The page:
Dr. Jeremy Zoch: An Invitation To Intentional Living

Following the release of his book, Life Lived Well, Dr. Jeremy Zoch opens up on success, perspective, and being inspired by his grandfather.

Many people spend a lifetime trying to find their true calling. Dr. Jeremy Zoch’s book, Life Lived Well, released in October 2023, is “an invitation to embrace a life that is intentional, active and treasured.” The book, a project Zoch began after a trip to Africa, is a collection of tips, insights and inspirations that encourage readers to reflect, celebrate and forgive.

“When I was in Africa we had a chance to really disconnect,” he says. “There was a little bit of WiFi but for the most part you get up and follow the path of the animals. There was enough time and we were far enough away that I got the chance to unwind.”

On that trip, he heard the guides talking about how they usually work for two months before having two weeks off. Since it had been several years since he himself had taken two weeks off, it was a call to action that he should be doing things differently. “I wanted to take more time off and be more intentional about things I kept saying I was going to do. Some were simple, like playing more tennis. I also wanted to start writing a book.”

For five months, Zoch told no one he was writing that book. He’d get up early and put everything that came to mind on paper in an attempt to learn how he ended up as the person he is today. “As I was writing and looking back at those events, I noticed most of my growth happened in my most challenging times,” he says. “People helped make an impact. Leaders, mentors, families and friends. As I put it together, I felt it was a powerful story that should be shared with others.”

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Since its publication Zoch notes that feedback has centred on one consistent thought: This book arrived for people at the right time. He shares how readers with medical diagnoses have reached out to say it’s uplifting, inspiring them to do what they want to do. “Whether it’s chair yoga, meditation or a simple walk through the house, it’s inspiring them to be the best they can be, and for that to be enough.”

With that in mind, he says the book is intended for those who believe they’re doing well and finding success in many areas but also want to slow down and take a deeper look at other areas in their life. “It’s a gift for you to spend time on yourself, to be at your best and look through a broader lens,” he notes.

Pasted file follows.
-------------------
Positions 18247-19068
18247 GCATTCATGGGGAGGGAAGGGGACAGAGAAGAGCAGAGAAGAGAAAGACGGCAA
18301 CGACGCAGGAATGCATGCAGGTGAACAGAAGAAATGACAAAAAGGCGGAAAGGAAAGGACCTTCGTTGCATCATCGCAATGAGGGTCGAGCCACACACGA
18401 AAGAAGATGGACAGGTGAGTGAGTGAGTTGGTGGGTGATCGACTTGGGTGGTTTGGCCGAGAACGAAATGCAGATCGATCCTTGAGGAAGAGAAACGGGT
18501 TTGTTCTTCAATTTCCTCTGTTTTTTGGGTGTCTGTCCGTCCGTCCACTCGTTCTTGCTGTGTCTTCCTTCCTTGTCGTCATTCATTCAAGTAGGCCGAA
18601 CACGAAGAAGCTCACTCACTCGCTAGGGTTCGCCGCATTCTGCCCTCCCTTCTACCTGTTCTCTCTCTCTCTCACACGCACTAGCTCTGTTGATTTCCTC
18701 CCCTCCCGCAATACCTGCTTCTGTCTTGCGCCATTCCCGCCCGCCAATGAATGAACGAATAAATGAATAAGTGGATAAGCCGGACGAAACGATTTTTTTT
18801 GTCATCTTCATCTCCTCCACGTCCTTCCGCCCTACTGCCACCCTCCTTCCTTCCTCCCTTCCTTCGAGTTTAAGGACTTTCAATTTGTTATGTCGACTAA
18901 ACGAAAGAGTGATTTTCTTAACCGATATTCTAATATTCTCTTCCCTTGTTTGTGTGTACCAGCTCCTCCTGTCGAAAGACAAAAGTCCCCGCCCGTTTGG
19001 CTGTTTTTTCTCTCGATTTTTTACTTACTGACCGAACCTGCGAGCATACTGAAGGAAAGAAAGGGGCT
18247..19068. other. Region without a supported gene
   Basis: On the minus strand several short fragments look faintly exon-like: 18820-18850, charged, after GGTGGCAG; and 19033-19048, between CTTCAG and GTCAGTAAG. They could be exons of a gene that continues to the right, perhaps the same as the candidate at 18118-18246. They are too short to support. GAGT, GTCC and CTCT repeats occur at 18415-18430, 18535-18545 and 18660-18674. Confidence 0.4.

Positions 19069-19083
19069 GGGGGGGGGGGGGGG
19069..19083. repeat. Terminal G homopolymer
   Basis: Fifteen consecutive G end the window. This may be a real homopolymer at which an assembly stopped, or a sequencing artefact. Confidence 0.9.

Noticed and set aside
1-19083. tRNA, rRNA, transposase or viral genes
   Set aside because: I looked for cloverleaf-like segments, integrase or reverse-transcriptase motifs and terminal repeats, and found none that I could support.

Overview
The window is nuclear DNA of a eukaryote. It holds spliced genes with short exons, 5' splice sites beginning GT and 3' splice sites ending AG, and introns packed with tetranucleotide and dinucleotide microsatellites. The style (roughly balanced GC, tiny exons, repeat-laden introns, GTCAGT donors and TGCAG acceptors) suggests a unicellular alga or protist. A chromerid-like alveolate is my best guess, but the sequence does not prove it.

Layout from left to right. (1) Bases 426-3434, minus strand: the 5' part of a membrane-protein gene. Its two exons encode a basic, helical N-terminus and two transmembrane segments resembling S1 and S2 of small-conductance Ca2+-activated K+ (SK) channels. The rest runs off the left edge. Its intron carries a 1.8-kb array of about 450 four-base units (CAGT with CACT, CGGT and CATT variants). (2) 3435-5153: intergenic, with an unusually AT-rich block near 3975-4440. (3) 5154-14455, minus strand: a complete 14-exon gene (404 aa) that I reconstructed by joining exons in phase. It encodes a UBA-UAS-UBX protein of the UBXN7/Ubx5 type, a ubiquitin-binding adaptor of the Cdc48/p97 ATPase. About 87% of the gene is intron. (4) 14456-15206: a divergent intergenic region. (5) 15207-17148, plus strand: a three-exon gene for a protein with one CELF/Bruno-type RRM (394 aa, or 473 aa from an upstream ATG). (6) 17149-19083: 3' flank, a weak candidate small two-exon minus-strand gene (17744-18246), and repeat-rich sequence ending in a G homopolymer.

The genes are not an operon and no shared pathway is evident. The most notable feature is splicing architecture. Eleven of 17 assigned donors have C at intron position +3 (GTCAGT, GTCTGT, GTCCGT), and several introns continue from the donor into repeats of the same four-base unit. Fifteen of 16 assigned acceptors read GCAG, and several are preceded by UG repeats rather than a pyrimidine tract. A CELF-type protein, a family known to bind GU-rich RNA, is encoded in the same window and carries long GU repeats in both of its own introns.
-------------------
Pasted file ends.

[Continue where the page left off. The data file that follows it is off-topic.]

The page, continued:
“As I was writing and looking back at those events, I noticed most of my growth happened in my most challenging times. People helped make an impact. Leaders, mentors, families and friends. As I put it together, I felt it was a powerful story that should be shared with others.”

An executive, teacher, athlete, musician and family man, California- based Zoch has an impressive résumé. In addition to working at leading healthcare institutions including Johns Hopkins and the Mayo Clinic Health System, he’s completed 40 marathons in over 30 American states.

Sharing that he had a childhood filled with love and a lot of backyard baseball, he says he was always encouraged to dream and to pursue his ambitions to be a professional athlete or musician.

When asked who made the greatest impact in his life, Zoch says it was his grandfather, a carpenter who also served in the Second World War. “In his mid- to-late twenties, he had a stroke that left him paralyzed on the left side of his body and didn’t expect the doctor to tell him he wouldn’t be able to walk again,” Zoch shares. “He walked the entire time I knew him. He’d do his best to be active, walk and continue his carpentry. In that time, he built the house we grew up in, working side by side with my father, who’s also a carpenter.”

Another driving force Zoch gives thanks to is a young-couples group he attended through his church over 30 years ago. “After we’d been so focused on career, just starting out, it felt like such a different opportunity to slow down, reflect and say, ‘Who are you?’”

All of this has prompted him to change his approach to challenges and his outlook on life, as well as his definition of success. Today, he believes it’s not about winning or grabbing the gold medal but instead pursuing excellence by doing your best.

“Success is also taking on challenges that feel like a big job, but [that] you’re able to do successfully. Whether it’s an Iron Man run or a 100-mile road race, it’s being able to sign up and have all those butterflies in your stomach, saying, ‘I don’t know how to do this,’ but working methodically and intentionally to show up on the day of the race at your very best.”

For all the successes Zoch has achieved, he’s quick to emphasize the influence of others, whether mentors, friends or people like his grandfather. That is perhaps why, when asked what he cherishes most, he says it’s the time he spends with people.

“I can go through a lot of challenges but in most of my marathons I run side by side with my brother. I know in the 100-mile race, if he wasn’t by my side I would have lost interest and done something else. It’s togetherness, relationships and being present. It doesn’t have to be a large party – as I found out through the pandemic, you don’t have to be doing anything at all. Being with the people you love is what’s most important to me.”


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Josh Walker

Josh Walker